This is good advice.
But you will never know what will happen until you ask the building official.
Reading the ordinances can be a bit tricky as some places have
gigantic, elaborate antenna ordinances and then somewhere else they
will exempt amateur radio completely or have a different set of rules
to satisfy PRB-1. For example, my town's antenna ordinance limits
towers to 80ft, requires a conditional use permit, co-location with
other wireless facilities if possible, free use by the town for public
safety antennas, a public hearing and 20 copies (I think that's what
it was) of all documentation. All wireless communications facility
must have a fence and other requirements.
That's fine until you go to the definition of what is an antenna and
what is a wireless communications facility. Turns out that the
definition does not include any towers used exclusively by ham
operators or other residential users (such as CB or TV antennas).
Even the building official had to consult with the town's land use
attorney before they OK'ed my building permit. All I needed was a NJ
UCC building permit and not a zoning permit, conditional use permit,
variance or any other special permission.
Anyway, the long and short of it is YMMV.
On Fri, Oct 22, 2010 at 7:45 PM, K0DAN <email@example.com> wrote:
> I haven't built anything in Wichita but I know the generic civil process.
> If you want to "study up" before you present yourself and your project to
> the codes enforcement people (and that's a good idea), you should go the
> city (if you're in incorporated Wichita) or county courthouse, and ask to
> get a copy of their planning & zoning regs, and building and construction
> codes. If you're lucky these will be in digital form and they'll give it to
> you or sell to you for a nominal fee. It is public information, and that is
> the roadmap you must follow.
> Once you have the codes, spend several nights going thru the index and find
> the section(s) that relate to external structures, buried or overhead
> cables, and other stuff that fits in your plan. Get a good understanding of
> what they expect and when you go to apply for your permit, make sure that
> you have dotted your I's and crossed your T's. Show them everything they
> expect to see. At a minimum have the complete US Tower documentation and be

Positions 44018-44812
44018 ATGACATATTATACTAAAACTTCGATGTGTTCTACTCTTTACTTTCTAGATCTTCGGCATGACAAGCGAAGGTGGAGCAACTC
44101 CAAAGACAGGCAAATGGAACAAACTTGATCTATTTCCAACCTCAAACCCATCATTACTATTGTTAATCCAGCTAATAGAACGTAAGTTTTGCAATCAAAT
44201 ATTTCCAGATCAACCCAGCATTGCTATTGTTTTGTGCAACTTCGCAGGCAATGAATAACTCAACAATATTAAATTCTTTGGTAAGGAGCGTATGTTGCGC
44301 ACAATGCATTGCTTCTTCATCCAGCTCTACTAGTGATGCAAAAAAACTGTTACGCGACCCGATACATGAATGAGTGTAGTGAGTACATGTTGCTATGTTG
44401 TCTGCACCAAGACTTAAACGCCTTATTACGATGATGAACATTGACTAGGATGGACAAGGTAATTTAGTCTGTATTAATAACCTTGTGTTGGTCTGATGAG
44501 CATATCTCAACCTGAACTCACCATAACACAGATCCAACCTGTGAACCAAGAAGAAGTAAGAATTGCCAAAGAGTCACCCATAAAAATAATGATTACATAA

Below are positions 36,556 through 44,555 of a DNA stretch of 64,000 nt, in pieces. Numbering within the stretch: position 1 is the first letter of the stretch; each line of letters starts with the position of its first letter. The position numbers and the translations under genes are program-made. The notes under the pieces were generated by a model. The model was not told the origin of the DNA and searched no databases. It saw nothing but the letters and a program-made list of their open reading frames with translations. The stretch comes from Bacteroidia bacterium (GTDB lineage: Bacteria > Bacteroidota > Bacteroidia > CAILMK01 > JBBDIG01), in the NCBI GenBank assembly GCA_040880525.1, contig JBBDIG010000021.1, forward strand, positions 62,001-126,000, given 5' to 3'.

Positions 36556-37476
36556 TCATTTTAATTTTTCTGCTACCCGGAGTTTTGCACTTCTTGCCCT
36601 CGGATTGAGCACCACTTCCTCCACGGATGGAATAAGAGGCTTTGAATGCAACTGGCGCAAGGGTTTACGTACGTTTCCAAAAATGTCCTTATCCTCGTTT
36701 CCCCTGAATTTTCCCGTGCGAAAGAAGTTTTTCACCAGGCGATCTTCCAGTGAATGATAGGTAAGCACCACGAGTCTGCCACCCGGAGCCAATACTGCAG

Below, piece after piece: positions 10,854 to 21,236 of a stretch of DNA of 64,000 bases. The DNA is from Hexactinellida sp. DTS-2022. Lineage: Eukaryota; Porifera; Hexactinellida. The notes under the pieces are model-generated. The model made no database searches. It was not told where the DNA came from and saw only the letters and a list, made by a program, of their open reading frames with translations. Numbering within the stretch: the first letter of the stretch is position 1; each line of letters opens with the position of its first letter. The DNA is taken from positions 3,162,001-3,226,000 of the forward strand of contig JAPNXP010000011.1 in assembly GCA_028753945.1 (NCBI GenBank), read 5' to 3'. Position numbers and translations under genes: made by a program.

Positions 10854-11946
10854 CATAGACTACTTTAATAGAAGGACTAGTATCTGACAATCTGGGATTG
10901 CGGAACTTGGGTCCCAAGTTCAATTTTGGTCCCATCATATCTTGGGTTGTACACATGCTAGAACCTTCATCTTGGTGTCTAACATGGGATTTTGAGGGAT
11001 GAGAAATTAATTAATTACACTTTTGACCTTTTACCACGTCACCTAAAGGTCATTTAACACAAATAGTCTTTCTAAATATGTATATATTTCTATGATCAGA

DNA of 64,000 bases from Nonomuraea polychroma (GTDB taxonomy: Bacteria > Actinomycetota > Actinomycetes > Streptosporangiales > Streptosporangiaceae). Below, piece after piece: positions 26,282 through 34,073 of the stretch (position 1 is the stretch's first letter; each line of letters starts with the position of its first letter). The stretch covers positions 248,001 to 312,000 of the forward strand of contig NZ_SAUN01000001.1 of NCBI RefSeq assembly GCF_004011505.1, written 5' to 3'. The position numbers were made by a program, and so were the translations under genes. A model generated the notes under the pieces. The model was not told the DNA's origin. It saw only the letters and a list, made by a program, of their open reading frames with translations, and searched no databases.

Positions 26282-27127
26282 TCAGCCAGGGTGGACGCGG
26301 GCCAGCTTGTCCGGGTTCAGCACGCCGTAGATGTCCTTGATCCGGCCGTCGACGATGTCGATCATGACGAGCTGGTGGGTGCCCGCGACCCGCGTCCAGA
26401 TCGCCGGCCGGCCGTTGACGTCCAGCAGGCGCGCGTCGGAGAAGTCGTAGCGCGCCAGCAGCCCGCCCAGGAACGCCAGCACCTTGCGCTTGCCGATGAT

> prepared to show how the plans meet or exceed the specs. Having a plat of
> your property, which you have drawn to-scale locations and details will be
> very help to your cause. If there are restrictions on tower height, set-back
> from other property, be sure you have identified them and show that plainly
> on your plan.
> When your homework is done, go visit the codes office and tell them what you
> wish to do, tell them you've read & understood their codes, and that you
> want to make sure all your homework is in order. Do not be confrontational
> with them, don't quote FCC rules at this time, don't drop names, don't quote
> hearsay, etc..."just the facts, M'aam." Ask them to HELP you complete your
> project, and they probably will, but keep in mind that their "bible" is are
> the building codes and statutes....if you can show that you comply, then
> they HAVE to support you...if you don't comply, they will not approve your
> plan, and if/when you should have to challenge, they will tell the planning
> & zoning commission that you don't comply. Most of the time, it is very
> black & white...but there are cases and causes where you might be able to
> request a variance, but that's starting to get complicated and may involve
> expense if you need to hire an attorney.
> If you have neighbors who might be opposed to your project, keep in mind
> that these projects are done in the open, and that public hearings allow
> interested parties to support or challenge you. Here it'd be good to have
> some ARRL, emergency communications, FCC, etc., facts & figures in your back
> pocket in case you have a challenge. Don't play all your cards if you don't
> have, and don't play them too early.
> This kind of thing is done every day...and if you meet the statutes, you
> should be in good shape and it'll be easy. If you don't conform, you will
> have more of a challenge. Just remember to go in friendly and inquisitive,
> and ask what you need to do for them to grant your permit. The codes and P&Z
> people are civil servants...they see these projects all the time, and their
> job is to make sure that new construction in their jurisdiction meets the
> city/county requirements.
> Good luck and 73
> ----- Original Message -----
> From: <firstname.lastname@example.org>
> To: <email@example.com>
> Sent: Friday, October 22, 2010 11:08 AM
> Subject: [TowerTalk] Building permit Wichita Kansas
>> Has anyone gone through the process of getting a permit and putting up a
>> tower in Wichita?
>> If so please let me know what the process was and how difficult it was.
>> Looking at a US Tower 55' and trying to avoid as many pitfalls as I can.
>> Any info would be appreciated.
>> Jeff, N0OST
>> TowerTalk mailing list
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Ryan A. Jairam,
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